Inaugural Prix Luciole Awards Honor Poster Art at Cannes

The inaugural Prix Luciole Awards ceremony, celebrating artistic achievements in the field of film poster design, took place Friday at Le Gray d’Albion hotel in Cannes.

Co-sponsored by China’s leading movie ticketing platform, Taopiaopiao, and the Paris-based Alliance Cinéaste Chine-Europe, the Prix Luciole aims to raise awareness of the importance of graphic design in the promotion of movies, and to honor work that demonstrates exceptional design concepts, strong emotional resonance and visual impact in film posters.

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The Prix Luciole award for best poster, which carries an award of 1,000 euros, went to Belgian filmmaker Leonardo Van Dijl’s Julie Keeps Quiet. The jury praised the modern approach of the poster, photographed by Max Pinckers and designed by Sophie Keij, as well as its perfect balance of typography and photography, clever use of empty spaces and a powerful photo choice that delves into the character’s psychology.

The jury for the inaugural Prix Luciole consisted of Sheri Linden, a veteran film critic for The Hollywood Reporter; Lionel Avignon and Stefan de Vivies, the creative directors and founders of Hartland Villa visual design studio; and Thomas Pibarot, expert adviser for the Cannes festival’s Critics’ Week section.

Actor and screenwriter Wu Ke-Xi, who stars in director Constance Tsang’s Blue Sun Palace (nominated in the Critics’ Week section at the Cannes Film Festival and winner of Le Prix French Touch du Jury) presented the top prize, noting that “if we get a certain feeling from the poster, we can anticipate what kind of experience we will have in the dark cinema hall, and this is very important.”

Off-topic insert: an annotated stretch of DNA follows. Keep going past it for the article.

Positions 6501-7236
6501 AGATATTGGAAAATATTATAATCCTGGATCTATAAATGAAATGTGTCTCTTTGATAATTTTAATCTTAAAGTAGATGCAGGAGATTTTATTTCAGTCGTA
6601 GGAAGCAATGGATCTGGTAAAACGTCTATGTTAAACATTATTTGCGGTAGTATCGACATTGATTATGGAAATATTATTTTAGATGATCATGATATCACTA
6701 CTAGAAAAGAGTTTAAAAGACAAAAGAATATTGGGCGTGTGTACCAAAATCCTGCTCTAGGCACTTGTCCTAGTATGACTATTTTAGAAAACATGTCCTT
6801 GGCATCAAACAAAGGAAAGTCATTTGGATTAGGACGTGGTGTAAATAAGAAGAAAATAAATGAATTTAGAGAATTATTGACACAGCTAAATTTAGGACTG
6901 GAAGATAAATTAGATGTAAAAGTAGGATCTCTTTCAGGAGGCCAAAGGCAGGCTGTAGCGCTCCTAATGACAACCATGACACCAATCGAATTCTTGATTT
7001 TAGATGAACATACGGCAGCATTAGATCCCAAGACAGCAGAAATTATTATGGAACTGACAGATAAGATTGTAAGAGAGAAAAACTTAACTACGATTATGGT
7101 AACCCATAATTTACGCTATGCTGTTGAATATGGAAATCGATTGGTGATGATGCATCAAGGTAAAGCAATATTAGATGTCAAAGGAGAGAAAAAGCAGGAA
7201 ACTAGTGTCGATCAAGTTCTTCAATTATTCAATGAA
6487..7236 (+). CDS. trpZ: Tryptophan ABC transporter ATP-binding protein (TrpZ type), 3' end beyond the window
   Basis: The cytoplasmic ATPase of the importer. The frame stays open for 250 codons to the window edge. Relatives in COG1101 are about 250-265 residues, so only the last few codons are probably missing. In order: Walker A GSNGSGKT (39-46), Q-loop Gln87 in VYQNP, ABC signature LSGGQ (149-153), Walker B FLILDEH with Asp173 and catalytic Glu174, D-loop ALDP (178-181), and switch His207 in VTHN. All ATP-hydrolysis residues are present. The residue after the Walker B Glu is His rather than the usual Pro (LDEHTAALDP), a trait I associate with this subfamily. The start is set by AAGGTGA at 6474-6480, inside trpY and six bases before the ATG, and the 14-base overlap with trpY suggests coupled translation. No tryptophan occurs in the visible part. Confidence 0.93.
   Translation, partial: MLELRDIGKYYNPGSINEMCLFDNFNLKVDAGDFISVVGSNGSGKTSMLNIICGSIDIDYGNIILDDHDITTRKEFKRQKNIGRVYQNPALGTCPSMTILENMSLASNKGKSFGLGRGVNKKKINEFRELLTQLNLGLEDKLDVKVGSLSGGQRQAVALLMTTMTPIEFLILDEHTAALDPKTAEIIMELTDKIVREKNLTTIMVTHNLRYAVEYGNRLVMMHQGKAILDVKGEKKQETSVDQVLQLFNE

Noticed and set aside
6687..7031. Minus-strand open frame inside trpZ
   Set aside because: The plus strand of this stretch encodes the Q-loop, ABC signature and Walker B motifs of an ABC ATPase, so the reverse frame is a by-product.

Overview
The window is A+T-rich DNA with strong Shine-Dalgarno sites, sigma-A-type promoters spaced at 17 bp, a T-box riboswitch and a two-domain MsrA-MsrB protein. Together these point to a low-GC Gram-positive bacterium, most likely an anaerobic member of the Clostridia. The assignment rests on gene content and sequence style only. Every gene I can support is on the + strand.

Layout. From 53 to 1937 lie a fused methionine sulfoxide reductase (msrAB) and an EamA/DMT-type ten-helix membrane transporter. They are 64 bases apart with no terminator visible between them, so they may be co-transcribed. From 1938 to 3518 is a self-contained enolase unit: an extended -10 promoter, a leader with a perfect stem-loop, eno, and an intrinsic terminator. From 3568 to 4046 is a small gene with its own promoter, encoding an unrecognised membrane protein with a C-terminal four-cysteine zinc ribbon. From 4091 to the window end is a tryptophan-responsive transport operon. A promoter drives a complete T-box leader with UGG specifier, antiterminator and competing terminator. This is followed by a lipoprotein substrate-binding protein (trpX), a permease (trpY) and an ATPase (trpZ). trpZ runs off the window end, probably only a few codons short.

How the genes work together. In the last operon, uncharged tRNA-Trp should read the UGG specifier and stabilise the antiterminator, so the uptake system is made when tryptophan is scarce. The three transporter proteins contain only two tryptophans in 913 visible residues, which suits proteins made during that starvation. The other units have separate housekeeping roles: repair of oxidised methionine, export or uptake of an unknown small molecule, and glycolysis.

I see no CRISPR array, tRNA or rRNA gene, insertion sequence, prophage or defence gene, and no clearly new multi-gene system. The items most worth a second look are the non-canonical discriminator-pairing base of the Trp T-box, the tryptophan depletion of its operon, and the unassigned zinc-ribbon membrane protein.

'A Fireland' poster
‘A Fireland’ poster

The Jury Prize was awarded to the poster for Peter Ho-Sun Chan’s crime drama She’s Got No Name, created by Huanghai Studio. This poster was recognized for its compelling aura of mystery and suspense, and the handcrafted quality of an illustration that captures the feeling of an abruptly interrupted scene.

Special Mention was awarded to A Fireland, designed by Mona Convert, the film’s director. At the award ceremony, juror Pibarot said the poster stands out for its artistic collage work, and commended its “raw spirit” and “minimalist yet mysterious imagery that captivates the audience, making it a unique graphic artwork that stands out in a world often filled with clichés.”

The Prix Luciole also presented an audience award, based on votes from Taopiaopiao audiences. The winning poster for Black Dog, a drama by Hu Guan that received the top prize in Cannes’ Un Certain Regard sidebar, was celebrated for its traditional narrative spirit, reminiscent of poster art of yesteryear.

Like the poster for She’s Got No Name, it was designed by the Chinese design studio Huanghai, whose past designs have included posters for Hirokazu Koreeda’s Shoplifters and Hayao Miyazaki’s My Neighbor Totoro.

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